Russia’s war on Ukraine explained
More than 100 days have passed since Russia invaded Ukraine on February 24, 2022. With the modern flurry of information, it can be hard to keep track of what’s going on. To facilitate an understanding of the situation, I wrote a brief explainer (but with lots of links for deeper dives!) of the war.
Why Russia invaded Ukraine
Armed Russian aggression against Ukraine began in 2014 with the illegal 2014 annexation of Crimea and a proxy war in Donbas, following Ukrainian demonstrations that led to the ousting of a pro-Russian Ukrainian president, Viktor Yanukovych. Putin’s regime is repressive, and a democratic, prosperous Ukraine poses an indirect threat to the Kremlin’s ability to maintain its repression. Russia has a long history of imperialism and does not want to see Ukraine pursuing its own foreign policy. Although Russia is clearly the one responsible for this war, the West’s long history of appeasement toward Russia has likely contributed to Russia’s calculus about the expected consequences of a full-scale invasion.
· “Russia’s Long Disdain for Ukrainian Nationhood”
· “Did the Nord Stream hypocrisy trigger Putin’s war?”
War crimes committed by Russia
Russia was almost certainly hoping for an easy conquest of Ukraine. When Ukrainians fought back, Russia resorted to tactics it had previously used in Chechnya and Syria: targeting civilians and civilian infrastructure, including hospitals and schools. It is abundantly clear that Russia does not care for the residents of Eastern Ukraine, as it destroys vast majorities of areas it claims to “liberate.” Russia has systematically tortured and murdered unarmed civilians in occupied areas; killed civilians, including children, as they tried to evacuate; committed mass rape; abused and murdered prisoners of war; set up so-called “filtration” camps; and forcibly deported Ukrainian civilians to Russia, including orphans and children separated from their parents. Russia’s persistent targeting of Ukrainian identity amounts to genocide. Each of these actions constitute war crimes under the Geneva Convention, which Russia is a party to.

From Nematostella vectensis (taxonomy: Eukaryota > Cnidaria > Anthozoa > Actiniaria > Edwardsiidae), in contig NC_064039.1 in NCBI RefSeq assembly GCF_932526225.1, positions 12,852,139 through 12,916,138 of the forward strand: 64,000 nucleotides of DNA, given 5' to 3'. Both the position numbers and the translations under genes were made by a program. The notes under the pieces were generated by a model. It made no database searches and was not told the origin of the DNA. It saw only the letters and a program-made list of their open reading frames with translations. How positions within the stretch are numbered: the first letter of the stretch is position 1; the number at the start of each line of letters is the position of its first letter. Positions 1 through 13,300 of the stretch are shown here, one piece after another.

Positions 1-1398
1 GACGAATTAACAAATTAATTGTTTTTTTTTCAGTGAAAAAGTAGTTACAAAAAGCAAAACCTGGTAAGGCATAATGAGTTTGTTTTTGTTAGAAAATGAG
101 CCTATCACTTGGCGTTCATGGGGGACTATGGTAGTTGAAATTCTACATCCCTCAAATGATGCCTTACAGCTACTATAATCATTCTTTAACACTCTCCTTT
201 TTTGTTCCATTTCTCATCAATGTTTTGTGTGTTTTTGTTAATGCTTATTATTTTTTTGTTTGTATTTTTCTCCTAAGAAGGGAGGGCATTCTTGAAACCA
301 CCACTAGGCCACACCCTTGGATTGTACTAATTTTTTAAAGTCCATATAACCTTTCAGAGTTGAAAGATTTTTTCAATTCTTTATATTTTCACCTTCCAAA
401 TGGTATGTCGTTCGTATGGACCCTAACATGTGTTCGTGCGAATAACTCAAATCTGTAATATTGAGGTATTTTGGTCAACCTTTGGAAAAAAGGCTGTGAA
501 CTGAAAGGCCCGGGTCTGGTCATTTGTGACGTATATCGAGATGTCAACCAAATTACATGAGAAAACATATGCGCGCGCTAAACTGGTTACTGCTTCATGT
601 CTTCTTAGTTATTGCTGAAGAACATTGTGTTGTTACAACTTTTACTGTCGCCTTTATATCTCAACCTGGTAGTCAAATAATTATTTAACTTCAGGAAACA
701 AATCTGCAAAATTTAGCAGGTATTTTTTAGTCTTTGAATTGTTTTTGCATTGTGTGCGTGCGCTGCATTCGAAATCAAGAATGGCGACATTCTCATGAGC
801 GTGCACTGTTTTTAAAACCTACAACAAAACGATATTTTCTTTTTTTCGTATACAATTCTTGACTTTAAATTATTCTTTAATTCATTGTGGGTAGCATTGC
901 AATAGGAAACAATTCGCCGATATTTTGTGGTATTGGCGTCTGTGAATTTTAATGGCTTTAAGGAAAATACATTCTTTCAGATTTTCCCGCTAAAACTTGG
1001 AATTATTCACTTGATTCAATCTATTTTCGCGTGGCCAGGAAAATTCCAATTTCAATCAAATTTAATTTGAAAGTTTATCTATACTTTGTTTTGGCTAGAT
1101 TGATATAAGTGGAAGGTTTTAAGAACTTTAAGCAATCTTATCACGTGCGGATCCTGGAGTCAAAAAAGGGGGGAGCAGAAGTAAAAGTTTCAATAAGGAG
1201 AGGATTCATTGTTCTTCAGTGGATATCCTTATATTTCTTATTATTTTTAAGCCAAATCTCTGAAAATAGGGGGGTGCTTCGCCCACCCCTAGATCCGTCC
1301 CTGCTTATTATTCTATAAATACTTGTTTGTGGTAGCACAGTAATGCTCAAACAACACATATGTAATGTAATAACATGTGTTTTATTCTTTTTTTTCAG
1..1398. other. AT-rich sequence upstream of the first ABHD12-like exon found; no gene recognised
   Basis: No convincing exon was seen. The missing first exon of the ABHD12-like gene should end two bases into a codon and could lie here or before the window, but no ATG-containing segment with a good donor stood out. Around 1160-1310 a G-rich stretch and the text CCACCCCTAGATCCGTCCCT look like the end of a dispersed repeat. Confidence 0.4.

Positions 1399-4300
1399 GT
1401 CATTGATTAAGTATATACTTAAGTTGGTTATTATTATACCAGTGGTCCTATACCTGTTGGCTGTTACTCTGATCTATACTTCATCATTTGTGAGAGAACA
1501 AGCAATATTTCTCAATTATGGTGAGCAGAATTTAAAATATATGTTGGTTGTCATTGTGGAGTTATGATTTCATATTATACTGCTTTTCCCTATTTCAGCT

· Photographs of civilians murdered by Russian troops in Bucha, Irpin, and Gosromel, Ukraine (warning: very graphic content).
· Russian claims about fabricated civilian murders debunked.
Why the West should help Ukraine win this war
Besides the moral imperative to stop the mass-scale war crimes as quickly as possible, we must remember that Russia’s war in Ukraine is by far the largest-scale European armed conflict since World War II. The outcome of this war will have enormous effects on the future of Europe, Asia, and the world; on international security agreements; on other potential conflicts; and on nuclear weapon proliferation and use. Ukrainians will continue to fight Russia with or without Western support, but Western support increases the likelihood and speed of a Ukrainian victory. A quicker end to the war will also enable Ukraine to more quickly resume its place as a leading provider of grain and sunflower oil, reducing the food market crisis Russia has created.